Garlic is one of the easiest crops to grow in a home garden and to encourage the biggest bulbs, it’s important to pay attention to garlic spacing. If the cloves are planted too close together the bulbs won’t size up. Too far apart and you’re not maximizing your garden space. Below you’ll discover recommendations for the best spacing for hardneck and softneck varieties in an in-ground garden, raised bed, or container. You’ll also learn more about the factors that impact how far apart to plant garlic.
What factors affect garlic spacing?
Garlic is a member of the Allium family and related to vegetables like onions, leeks, and elephant garlic. There are a number of factors that can impact garlic spacing in raised beds, in-ground gardens, and even containers. Here are 4 points to keep in mind when you’re deciding how far apart to plant garlic cloves.
1) How garden size affects garlic spacing
Gardeners with plenty of growing space can afford to plant garlic at a distance that encourages big bulbs. Those with small gardens or who grow in pots have a choice. They can plant garlic at the ideal spacing for big bulbs or they can plant a little closer. Planting garlic cloves close together results in smaller sized bulbs and cloves, but a larger overall harvest.
If you’re going to plant garlic closer than the recommended distance, be sure to provide ideal growing conditions. Like most alliums, the ideal soil for growing garlic is a fertile, well-draining loam with a soil pH between 6.0 and 7.0. First, add several inches of compost or aged manure, as well as a granular organic vegetable fertilizer to the soil. Next, provide consistent moisture to the plants throughout the growing season. Also remove any weeds that sprout to reduce competition for light, water, and nutrients.
2) Type of garlic impacts garlic spacing
There are two types of garlic you can plant: softneck garlic and hardneck garlic. They vary in cold hardiness, clove size and formation, and the production of garlic scapes. Softneck garlics are not as cold hardy as hardneck varieties and therefore grown mostly by those living in a mild climate. Each bulb of softneck garlic is packed with cloves and, unlike hard neck varieties, they don’t develop a central flowering stalk, called a scape. Softneck garlic has a long storage life with the bulbs often lasting up to a year when stored at the right temperature and relative humidity.
Hardneck garlic is the type of garlic that I grow in my cold climate garden. It’s very winter hardy and produces a row of cloves that encircle the scape. Garlic scapes are clipped in early summer so that the energy of the plant can focus on bulb formation. Scapes are delicious and can be used in recipes as a substitute for garlic cloves. Hardneck garlic varieties typically have fewer, but larger cloves per bulb than softneck garlic.
Certain types of hardneck and softneck garlic produce jumbo sized bulbs. Porcelain garlics, like Music, yield large bulbs and are best spaced at least 6 to 8 inches apart. Rocambole cultivars, like Spanish Roja, are also beloved for their large bulbs and produce the biggest bulbs when spaced 6 to 8 inches apart. Certain softneck cultivars like Western Rose and Nookta Rose grow into small to medium sized bulbs and can be spaced 4 to 5 inches apart.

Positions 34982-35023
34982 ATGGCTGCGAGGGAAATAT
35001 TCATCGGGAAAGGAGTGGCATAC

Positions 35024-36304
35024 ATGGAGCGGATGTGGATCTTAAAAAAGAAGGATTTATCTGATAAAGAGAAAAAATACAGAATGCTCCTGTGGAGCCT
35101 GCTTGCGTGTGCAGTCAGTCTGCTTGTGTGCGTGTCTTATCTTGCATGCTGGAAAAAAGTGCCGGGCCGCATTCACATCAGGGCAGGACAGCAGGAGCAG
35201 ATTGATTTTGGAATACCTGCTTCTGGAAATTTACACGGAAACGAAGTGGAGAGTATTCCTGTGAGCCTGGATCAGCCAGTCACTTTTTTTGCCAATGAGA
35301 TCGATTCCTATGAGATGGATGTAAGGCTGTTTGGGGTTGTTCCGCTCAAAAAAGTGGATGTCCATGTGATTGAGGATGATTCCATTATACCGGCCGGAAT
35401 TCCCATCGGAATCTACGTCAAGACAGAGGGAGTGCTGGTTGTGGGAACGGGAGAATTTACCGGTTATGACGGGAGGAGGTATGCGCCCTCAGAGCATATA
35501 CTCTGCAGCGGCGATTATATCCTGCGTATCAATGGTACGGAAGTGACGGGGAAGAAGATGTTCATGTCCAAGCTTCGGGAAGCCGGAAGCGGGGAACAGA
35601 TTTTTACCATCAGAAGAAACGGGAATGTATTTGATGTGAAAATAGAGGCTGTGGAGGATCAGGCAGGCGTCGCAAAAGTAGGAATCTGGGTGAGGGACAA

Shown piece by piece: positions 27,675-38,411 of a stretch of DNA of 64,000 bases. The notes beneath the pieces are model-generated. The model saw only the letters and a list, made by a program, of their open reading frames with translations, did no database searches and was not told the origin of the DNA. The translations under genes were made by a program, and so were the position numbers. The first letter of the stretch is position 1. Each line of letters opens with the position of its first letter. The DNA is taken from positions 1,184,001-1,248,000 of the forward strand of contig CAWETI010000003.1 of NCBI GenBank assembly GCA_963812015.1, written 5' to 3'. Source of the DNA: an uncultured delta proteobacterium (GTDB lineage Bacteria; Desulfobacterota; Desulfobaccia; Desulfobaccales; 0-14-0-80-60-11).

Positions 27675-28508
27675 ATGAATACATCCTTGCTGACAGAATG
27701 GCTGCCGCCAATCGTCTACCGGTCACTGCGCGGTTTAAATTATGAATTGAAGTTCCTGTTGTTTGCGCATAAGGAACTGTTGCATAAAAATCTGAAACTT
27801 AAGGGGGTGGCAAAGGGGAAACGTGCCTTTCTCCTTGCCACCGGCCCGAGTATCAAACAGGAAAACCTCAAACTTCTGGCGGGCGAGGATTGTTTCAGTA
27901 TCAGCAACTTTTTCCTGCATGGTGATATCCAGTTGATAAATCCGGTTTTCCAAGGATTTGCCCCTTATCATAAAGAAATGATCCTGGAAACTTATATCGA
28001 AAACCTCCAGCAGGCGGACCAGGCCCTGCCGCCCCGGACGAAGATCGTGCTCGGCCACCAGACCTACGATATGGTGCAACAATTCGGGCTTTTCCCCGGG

3) How you weed your garden can impact garlic spacing
My weeding strategy is to pull weeds as soon as I spot them. I’ve tried to learn the immature stages of the weeds common to my garden so I can remove them very early in their lifecycle. I pull many by hand, but I also use weeding tools like a Cobrahead or a collinear hoe. If you’re weeding by hand, you can plant garlic cloves a bit closer together. If you’re going to use a garden hoe, or other weeding tool, you may want to leave a bit more room between garlic plants to accommodate the tool. You don’t want to damage the stalks or leaves of garlic plants when weeding as this can impact growth as well as introduce plant diseases.
4) Plant diseases can affect garlic spacing
If you’ve had past issues with garlic diseases like white rot, downy mildew, or botrytis rot don’t skimp on spacing! Give the plants ample room to ensure good air circulation through the foliage. Overcrowded plants are more prone to diseases as the leaves take longer to dry off after rain or irrigation. If disease has been an issue in previous growing seasons, also be sure to mulch the plants with several inches of straw. This can minimize the spread of soilborne organisms.
The best site to plant garlic
Ok now that we know some of the factors that affect garlic spacing, let’s look at the best site for growing garlic. Garlic cloves can be planted in in-ground gardens, raised beds, or in containers. Check out our in-depth article on how to grow garlic in containers. Look for a site that offers 8 to 10 hours of direct sunlight and fertile soil. Garlic is a heavy feeder and requires lots of organic matter. I like to incorporate a slow-release organic vegetable fertilizer at planting time to ensure fertility and provide essential nutrients like nitrogen, phosphorous, and potassium. If grown in soils with low fertility, both plant health and bulb size is impacted. Providing ideal growing conditions also supports closer garlic spacing which is important if you’re planting in small spaces like a raised bed or container.
Prepping garlic for planting
For the biggest bulbs, garlic is best planted in autumn, with most gardeners planting garlic cloves between late September and November. I aim to plant my garlic cloves about 4 weeks before the ground freezes. Garlic is a vegetable that requires a long growing season and is ready to harvest the following summer. If you’re growing hard-necked garlic you’ll also enjoy the bonus harvest of garlic scapes, or flower stalks which emerge in June. They can be roasted, sautéed, or turned into garlic scape pesto.